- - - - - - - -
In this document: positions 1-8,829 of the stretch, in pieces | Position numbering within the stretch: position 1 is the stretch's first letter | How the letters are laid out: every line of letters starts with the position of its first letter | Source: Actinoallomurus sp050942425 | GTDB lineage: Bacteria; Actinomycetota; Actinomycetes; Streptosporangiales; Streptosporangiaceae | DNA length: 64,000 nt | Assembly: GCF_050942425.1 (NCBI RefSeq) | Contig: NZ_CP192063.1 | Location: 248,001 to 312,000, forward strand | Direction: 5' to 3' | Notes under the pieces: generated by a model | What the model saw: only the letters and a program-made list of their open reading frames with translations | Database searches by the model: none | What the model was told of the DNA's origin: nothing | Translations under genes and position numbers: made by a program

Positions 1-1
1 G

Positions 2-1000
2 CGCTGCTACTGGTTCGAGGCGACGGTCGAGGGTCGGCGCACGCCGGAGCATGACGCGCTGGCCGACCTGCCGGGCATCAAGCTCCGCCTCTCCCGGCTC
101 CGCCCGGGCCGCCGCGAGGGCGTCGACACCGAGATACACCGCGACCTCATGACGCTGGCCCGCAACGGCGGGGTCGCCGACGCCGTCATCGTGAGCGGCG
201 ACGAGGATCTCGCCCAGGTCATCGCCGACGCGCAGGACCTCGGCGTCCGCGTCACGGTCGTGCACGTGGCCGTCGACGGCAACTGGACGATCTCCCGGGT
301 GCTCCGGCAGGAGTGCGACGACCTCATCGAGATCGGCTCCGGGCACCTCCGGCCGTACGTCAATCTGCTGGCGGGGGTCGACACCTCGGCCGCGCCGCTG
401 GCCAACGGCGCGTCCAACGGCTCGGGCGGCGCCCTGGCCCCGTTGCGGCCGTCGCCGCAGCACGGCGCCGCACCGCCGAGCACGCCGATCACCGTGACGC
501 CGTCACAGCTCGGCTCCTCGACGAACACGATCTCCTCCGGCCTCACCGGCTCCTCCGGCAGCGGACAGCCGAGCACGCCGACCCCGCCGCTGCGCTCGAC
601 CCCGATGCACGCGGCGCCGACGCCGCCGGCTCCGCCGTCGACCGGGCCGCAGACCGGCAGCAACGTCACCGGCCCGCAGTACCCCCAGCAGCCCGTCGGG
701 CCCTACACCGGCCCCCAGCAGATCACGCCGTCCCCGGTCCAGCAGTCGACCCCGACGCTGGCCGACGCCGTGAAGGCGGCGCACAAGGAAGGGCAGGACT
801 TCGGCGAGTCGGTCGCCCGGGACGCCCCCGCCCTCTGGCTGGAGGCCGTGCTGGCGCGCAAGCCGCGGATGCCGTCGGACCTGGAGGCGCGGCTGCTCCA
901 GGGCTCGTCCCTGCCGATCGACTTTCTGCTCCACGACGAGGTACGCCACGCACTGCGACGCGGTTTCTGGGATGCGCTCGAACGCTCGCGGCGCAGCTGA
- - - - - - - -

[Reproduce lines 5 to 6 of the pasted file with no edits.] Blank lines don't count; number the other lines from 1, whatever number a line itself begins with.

2 CGCTGCTACTGGTTCGAGGCGACGGTCGAGGGTCGGCGCACGCCGGAGCATGACGCGCTGGCCGACCTGCCGGGCATCAAGCTCCGCCTCTCCCGGCTC
101 CGCCCGGGCCGCCGCGAGGGCGTCGACACCGAGATACACCGCGACCTCATGACGCTGGCCCGCAACGGCGGGGTCGCCGACGCCGTCATCGTGAGCGGCG